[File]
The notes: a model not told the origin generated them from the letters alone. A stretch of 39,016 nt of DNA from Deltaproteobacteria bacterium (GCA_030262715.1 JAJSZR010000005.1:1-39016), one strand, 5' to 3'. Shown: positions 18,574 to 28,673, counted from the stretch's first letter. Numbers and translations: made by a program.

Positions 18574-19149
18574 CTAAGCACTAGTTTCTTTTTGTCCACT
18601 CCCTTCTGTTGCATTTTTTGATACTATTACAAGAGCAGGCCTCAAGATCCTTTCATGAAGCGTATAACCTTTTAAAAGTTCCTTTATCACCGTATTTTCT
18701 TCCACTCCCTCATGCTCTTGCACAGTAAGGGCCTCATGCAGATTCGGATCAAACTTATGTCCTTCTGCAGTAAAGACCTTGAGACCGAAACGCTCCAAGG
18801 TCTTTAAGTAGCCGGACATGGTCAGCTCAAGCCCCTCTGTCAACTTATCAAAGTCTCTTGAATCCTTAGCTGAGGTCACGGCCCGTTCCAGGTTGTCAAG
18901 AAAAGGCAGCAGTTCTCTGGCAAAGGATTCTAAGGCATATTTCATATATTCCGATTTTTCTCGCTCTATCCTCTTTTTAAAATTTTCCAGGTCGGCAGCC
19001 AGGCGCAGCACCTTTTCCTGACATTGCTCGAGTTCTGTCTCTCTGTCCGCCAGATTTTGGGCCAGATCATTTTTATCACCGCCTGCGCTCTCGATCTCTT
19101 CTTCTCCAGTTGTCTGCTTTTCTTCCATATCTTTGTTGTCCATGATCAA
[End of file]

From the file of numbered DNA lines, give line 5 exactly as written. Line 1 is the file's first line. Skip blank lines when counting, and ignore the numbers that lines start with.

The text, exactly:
18701 TCCACTCCCTCATGCTCTTGCACAGTAAGGGCCTCATGCAGATTCGGATCAAACTTATGTCCTTCTGCAGTAAAGACCTTGAGACCGAAACGCTCCAAGG